Global Trends by Martin Khor
Monday 5 June 2017
Continuing the climate battle, without the US
With President Trump pulling the United States from the Paris agreement, the US has lost not only leadership but membership of the community of nations that subscribe to humanity’s fight for survival against climate change
So in the end President Donald Trump decided to pull the United States out from the Paris Agreement on climate change.
Just as disturbing as the withdrawal was Trump’s speech justifying it. He never acknowledged the seriousness or even the existence of the global climate change crisis, which poses the gravest threat to human survival. He lamented that Paris would displace US jobs, mentioning coal in particular while ignoring the jobs in renewable energy that would increase manifold if the US tackled climate crisis seriously.
His main grouse was that the Paris agreement was “unfair” to the US vis-à-vis other countries, especially mentioning China and India. And he grumbled that the US would have to contribute to the Green Climate Fund.
The speech was riddled with so many misconceptions and factual errors.
For example, Trump said the Paris agreement would only produce a two-tenths of one degree Celsius reduction in global temperature by the year 2100, a “tiny, tiny amount”.
But scientists from Massachusetts Institute of Technology said Trump badly misunderstood their study. “If we don’t do anything, we might shoot over 5 degrees or more and that would be catastrophic,” said the MIT’s programme co-director John Reilly.
Condemnation came fast and furious from within the US and around the world. Said John Kerry, former Secretary of State: “He’s made us an environmental pariah in the world….It may be the most self-defeating action in American history.”
The Trump decision to leave Paris may well be a milestone marking an immense loss to the US of international prestige, influence and power. In a world so divided by ideology, inequality and economic competition, the Paris agreement was one rare area of global consensus to cooperate, on climate change.
For the US to pull out of that hard-won consensus is a shocking abdication not only of leadership but of its membership of the community of nations in its joint effort to face up to its gravest threat of survival.
The lack of appreciation of this great challenge facing humanity and the narrow-mindedness of his concerns was embarrassingly evident when Trump made his withdrawal speech. He was more interested to revive the sunset coal sector than in the promise of the fast developing renewable energy industries.
He was convinced reducing emissions would cost millions of jobs, ignoring the record of other countries that have de-coupled emissions growth from economic growth. He was miserly towards poor countries which are receiving only a fraction of what they were promised for climate action, while celebrating hundreds of billions of dollars of new armaments deals.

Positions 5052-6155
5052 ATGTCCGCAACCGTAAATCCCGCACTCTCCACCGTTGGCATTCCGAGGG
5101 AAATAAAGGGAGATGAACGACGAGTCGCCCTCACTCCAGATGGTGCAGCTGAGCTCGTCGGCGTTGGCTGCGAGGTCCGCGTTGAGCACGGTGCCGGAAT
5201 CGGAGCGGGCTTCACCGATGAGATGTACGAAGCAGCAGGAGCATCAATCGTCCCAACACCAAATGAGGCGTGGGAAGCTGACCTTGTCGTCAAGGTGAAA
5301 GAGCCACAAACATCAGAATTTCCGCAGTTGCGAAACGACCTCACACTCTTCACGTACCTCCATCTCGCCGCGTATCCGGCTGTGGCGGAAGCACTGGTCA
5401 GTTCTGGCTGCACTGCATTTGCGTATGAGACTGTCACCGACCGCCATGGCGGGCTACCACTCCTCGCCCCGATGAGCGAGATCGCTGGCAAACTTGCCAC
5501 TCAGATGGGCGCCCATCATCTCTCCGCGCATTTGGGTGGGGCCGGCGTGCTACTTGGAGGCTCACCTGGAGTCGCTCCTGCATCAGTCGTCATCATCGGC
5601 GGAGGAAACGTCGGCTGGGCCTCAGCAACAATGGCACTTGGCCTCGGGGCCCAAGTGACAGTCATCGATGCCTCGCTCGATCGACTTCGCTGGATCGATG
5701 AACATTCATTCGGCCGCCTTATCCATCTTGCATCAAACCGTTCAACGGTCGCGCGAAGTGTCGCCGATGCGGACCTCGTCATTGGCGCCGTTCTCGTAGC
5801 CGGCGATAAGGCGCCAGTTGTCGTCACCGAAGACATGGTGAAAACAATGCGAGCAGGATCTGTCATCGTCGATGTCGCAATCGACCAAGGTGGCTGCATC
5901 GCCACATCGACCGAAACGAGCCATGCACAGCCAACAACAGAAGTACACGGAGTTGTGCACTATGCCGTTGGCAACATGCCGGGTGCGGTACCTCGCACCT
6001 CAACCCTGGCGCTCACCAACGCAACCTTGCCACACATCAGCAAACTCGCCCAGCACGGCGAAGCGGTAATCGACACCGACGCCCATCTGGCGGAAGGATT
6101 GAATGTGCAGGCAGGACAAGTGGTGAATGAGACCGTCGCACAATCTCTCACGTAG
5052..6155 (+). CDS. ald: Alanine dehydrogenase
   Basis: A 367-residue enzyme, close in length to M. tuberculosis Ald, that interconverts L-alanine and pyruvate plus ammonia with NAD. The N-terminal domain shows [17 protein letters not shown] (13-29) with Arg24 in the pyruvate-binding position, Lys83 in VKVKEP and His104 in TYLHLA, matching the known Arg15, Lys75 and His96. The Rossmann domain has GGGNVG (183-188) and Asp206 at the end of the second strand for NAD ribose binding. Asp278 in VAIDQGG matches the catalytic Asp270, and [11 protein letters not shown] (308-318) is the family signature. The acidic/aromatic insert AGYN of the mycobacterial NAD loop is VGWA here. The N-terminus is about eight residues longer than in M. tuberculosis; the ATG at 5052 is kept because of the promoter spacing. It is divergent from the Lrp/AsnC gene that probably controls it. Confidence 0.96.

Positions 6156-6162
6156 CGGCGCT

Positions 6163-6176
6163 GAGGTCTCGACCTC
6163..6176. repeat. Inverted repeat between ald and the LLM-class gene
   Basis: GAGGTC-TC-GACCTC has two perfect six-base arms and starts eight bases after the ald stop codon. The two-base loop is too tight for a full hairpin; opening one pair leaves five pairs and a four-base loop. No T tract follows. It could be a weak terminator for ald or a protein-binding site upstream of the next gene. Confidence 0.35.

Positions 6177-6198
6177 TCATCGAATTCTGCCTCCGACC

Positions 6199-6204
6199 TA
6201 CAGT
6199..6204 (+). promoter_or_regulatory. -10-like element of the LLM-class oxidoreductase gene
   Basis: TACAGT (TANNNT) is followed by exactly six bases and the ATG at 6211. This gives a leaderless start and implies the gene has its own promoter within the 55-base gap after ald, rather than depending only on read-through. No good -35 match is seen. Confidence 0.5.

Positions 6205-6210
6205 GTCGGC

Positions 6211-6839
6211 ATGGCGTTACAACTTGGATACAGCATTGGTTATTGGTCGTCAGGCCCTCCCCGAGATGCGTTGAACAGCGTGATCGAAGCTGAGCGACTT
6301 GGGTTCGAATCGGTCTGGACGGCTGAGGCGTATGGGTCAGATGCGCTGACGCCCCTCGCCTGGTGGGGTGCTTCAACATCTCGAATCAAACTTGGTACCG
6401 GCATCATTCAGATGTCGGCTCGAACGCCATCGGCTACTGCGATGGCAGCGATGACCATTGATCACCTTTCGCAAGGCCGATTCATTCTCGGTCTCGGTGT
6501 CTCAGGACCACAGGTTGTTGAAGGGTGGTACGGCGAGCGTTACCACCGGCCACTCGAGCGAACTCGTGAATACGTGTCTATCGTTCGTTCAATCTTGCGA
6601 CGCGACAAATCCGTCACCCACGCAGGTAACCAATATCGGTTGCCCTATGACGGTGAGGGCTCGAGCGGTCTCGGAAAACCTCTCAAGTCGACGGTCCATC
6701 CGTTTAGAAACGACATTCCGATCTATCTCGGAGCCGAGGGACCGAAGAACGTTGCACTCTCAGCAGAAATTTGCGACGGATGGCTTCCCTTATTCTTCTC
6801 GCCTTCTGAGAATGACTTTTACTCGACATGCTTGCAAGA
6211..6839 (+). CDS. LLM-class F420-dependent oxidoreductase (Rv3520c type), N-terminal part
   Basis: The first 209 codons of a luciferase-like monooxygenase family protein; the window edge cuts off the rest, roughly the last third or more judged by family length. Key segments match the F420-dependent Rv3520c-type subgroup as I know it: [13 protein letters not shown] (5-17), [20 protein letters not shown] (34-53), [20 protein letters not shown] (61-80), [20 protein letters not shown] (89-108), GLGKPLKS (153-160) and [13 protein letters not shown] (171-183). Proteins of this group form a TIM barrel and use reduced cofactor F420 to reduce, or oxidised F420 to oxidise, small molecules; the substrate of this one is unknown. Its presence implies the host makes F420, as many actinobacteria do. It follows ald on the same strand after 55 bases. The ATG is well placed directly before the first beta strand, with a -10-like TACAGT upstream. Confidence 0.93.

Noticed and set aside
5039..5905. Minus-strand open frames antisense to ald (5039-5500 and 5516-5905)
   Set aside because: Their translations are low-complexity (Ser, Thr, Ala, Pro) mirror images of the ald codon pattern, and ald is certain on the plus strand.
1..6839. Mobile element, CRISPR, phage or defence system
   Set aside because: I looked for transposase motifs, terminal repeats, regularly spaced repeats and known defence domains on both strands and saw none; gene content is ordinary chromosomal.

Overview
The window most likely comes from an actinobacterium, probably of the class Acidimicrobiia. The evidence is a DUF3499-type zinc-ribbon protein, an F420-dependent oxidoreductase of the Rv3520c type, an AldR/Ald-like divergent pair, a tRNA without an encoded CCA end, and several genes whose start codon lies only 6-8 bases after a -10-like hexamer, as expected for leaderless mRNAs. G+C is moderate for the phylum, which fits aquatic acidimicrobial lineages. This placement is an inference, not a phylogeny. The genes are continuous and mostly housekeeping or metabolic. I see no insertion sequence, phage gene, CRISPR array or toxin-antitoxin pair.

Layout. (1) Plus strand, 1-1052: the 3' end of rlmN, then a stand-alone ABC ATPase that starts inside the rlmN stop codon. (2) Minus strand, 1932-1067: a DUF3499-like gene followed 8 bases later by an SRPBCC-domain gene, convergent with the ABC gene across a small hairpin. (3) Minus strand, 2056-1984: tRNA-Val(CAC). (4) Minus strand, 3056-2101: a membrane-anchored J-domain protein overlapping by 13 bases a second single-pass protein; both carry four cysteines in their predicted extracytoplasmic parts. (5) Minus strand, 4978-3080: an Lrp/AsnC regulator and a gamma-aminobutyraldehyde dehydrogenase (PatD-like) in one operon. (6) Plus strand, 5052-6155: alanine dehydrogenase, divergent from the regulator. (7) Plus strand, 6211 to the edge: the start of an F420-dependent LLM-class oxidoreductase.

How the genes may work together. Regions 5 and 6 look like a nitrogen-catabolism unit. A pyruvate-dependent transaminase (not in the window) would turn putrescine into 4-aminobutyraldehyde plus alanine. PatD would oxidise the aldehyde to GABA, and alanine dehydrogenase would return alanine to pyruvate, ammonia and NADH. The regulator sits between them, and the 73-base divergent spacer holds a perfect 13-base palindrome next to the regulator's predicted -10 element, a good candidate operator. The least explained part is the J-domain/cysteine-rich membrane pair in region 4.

He complained that the US is asked to do more than others when in fact the US has the highest emissions per capita of any major country and its pledges are significantly lower than Europe’s.
He saw the speck in everyone else’s eyes while totally oblivious to the beam in his own.
With or without the US, the negotiations on how to implement the agreement will continue in the years ahead.
A complication is that the US has to wait four years before the announced withdrawal can come into effect.
The US will thus still be a member of the Paris agreement for the rest of Trump’s present term, although he announced he will not implement what Obama had committed to, which is to cut emissions by 26-28 per cent by 2025 from 2005 levels. This defiance will likely have a depressing impact on other countries.
By also being still a member, the US could play a non-cooperative or disruptive role during the negotiations on many topics.
Since the Trump has already made clear the US wants to leave Paris, and no longer subscribes to its emissions pledges, nor will it meet its US$3 billion pledge on the Green Climate Fund, it would be strange to enable the country to still negotiate with the same status as other members that remain committed to their pledges. How to deal with this issue is important so that the UNFCCC negotiations are not disrupted in the four years ahead.
Finally, the Trump portrayal of developing countries like India and China as profiting from the US membership of the Paris Agreement is truly unfair. China is the number one emitter of carbon dioxide in absolute terms, with the US second and India third. But this is only because the two developing countries have huge populations of over a billion each.
In per capita terms, in 2015, carbon dioxide emissions were 16.1 tonnes for the US, 7.7 tonnes for China and 1.9 tonnes for India. It would be unfair to ask China and India to have the same mitigation target as the US, especially since the US has had the benefit of using or over-using more than their fair share of cheap fossil-fuel energy for over a century more than the other two countries.
A recent New York Times editorial (22 May 2017) compared the recent performance of India and China with the recent actions of the US under President Trump. It states: “Until recently, China and India have been cast as obstacles…in the battle against climate change. That reputation looks very much out of date now that both countries have greatly accelerated their investments in cost-effective renewable energy sources -- and reduced their reliance on fossil fuels. It’s America – Donald Trump’s America – that now looks like the laggard.”
President Trump has taken the US and the world many big steps backwards in the global fight against global warming. It will take some time for the rest of the world to figure out how to carry on the race without or despite the US. Hopefully the absence of the US will only be for four years or less.